Tiger Shroff on ‘worst’ phase of his life: ‘Our house and furniture was sold, I started to sleep on floor’


Actor Tiger Shroff, son of Jackie Shroff and Ayesha Shroff, has certainly made a mark in the film industry with an image that stands apart from most of his contemporaries. A few years ago, Tiger — who hadn’t initially planned a career in Bollywood — had opened up how his parents facing dire financial straits was a great motivator for him.

Tiger was 11 when he saw their home being sold as his family went bankrupt. In an old interview with GQ, Tiger Shroff not only discussed the baggage of his father’s stardom weighed on him, but also how the family faced financial crisis.

“I remember how our furniture and stuff was sold off, one by one. My mother’s artwork, lamps… Things I’d grown up seeing around us started disappearing. Then my bed went. I started to sleep on the floor. It was the worst feeling of my life. I wanted to work at that age but I knew I could do nothing to help,” the actor had said in the interview.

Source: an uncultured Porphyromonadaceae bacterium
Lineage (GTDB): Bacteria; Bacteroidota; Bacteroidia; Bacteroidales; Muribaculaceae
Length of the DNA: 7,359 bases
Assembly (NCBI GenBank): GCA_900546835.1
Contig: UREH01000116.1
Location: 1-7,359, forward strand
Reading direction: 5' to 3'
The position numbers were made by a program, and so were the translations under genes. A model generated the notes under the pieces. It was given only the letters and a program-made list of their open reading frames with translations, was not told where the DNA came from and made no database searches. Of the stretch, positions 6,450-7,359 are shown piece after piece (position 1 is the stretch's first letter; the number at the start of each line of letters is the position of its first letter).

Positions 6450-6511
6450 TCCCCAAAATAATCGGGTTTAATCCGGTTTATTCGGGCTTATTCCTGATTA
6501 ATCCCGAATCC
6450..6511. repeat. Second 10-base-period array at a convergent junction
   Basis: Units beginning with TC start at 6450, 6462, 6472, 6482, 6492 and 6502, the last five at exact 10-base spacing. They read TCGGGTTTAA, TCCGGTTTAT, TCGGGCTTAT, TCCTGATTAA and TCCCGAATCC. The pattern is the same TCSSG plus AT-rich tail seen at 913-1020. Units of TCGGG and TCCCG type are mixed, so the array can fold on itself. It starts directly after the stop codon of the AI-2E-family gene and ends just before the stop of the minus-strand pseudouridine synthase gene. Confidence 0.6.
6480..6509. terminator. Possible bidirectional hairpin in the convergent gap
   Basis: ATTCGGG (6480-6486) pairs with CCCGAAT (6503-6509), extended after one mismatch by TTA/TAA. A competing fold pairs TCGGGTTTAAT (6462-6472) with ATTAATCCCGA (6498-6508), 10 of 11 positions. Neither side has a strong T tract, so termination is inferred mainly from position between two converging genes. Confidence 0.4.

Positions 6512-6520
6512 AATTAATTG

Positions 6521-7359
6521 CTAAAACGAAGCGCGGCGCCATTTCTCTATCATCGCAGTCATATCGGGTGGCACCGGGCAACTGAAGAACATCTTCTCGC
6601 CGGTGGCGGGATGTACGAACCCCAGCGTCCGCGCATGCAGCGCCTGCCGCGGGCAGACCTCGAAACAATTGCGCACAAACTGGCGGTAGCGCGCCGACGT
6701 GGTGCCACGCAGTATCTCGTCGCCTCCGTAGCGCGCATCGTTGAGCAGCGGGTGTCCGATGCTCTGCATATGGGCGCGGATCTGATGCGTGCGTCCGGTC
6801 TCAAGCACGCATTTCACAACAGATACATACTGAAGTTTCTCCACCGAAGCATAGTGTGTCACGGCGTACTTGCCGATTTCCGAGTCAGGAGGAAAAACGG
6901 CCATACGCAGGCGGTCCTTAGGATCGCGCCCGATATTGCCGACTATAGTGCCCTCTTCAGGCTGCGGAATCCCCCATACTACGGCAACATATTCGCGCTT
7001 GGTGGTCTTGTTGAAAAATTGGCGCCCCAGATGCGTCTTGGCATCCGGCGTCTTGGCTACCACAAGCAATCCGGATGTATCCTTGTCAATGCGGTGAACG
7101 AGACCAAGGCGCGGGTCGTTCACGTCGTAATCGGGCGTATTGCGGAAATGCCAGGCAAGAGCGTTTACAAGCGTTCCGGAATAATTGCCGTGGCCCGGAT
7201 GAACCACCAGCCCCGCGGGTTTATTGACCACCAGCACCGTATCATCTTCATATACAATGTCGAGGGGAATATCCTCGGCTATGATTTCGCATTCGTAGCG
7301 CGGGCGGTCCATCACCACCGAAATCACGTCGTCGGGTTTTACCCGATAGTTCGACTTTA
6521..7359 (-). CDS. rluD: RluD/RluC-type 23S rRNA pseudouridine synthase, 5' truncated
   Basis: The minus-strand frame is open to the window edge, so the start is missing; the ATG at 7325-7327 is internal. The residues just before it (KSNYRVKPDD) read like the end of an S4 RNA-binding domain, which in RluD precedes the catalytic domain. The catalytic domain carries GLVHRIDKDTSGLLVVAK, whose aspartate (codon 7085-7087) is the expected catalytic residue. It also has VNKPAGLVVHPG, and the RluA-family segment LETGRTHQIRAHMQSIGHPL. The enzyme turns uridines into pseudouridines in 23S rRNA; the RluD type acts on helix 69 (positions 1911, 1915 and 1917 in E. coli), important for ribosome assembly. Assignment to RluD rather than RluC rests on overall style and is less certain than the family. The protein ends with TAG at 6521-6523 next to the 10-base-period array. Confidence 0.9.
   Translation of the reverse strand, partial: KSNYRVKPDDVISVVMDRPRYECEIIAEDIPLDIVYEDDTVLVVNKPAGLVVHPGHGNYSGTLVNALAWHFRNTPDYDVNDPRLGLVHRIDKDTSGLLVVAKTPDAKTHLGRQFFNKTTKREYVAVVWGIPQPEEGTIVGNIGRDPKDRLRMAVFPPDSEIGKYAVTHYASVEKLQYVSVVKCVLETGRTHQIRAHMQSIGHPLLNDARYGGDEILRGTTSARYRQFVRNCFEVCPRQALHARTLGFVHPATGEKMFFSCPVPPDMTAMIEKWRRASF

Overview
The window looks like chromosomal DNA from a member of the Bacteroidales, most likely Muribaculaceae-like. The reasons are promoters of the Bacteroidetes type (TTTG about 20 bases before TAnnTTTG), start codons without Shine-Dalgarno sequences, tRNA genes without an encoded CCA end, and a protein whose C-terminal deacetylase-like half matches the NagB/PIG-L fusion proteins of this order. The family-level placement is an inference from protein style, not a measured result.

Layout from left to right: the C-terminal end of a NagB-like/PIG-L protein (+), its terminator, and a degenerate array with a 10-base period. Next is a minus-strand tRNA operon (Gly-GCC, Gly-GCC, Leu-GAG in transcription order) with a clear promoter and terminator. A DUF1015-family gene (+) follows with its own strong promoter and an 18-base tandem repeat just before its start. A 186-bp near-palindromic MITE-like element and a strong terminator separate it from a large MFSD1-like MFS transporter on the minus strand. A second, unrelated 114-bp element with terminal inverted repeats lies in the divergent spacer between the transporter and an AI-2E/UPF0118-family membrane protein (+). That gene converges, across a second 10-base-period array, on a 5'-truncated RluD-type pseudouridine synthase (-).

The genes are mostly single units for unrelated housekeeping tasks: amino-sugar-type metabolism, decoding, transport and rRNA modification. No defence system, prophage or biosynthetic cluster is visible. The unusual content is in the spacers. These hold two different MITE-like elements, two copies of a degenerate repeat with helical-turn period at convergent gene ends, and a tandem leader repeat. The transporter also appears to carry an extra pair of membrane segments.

It was in 2002 when Boom, which was produced by Ayesha Shroff, was leaked on the internet before its theatrical release. Directed by Kaizad Gustad, the film featured Amitabh Bachchan, Jackie Shroff, Gulshan Grover, Padma Lakshmi, Madhu Sapre, Zeenat Aman and Katrina Kaif. It was Katrina’s debut film.

Due to the films’ piracy case, the distributors pulled out, but Jackie stepped in and ensured its release. The film tanked badly. This was when the Shroffs had to sell their four-bedroom Bandra apartment and move into a smaller apartment.

Tiger Shroff also shared that the uncertainty of those years was a powerful motivator and after he joined the film industry, he promised his mother that he’d buy their house back.

Tiger Shroff made his screen debut with Heropanti in 2014. By 2017, he had earned enough to keep his promise.

While his parents were touched by the gesture, they declined and instead stayed put at their present residence, in a building that’s also home to Aamir Khan.

Opening up on Tiger’s gesture, Jackie had said in a recent interview, “I’m just proud of both my children. They are strong enough to get the house back; my wife didn’t want it back. She said, ‘Let it be, what’s gone is gone’. But his thought was nice, his thought was beautiful that he wants to make a house for his mother and his family.”

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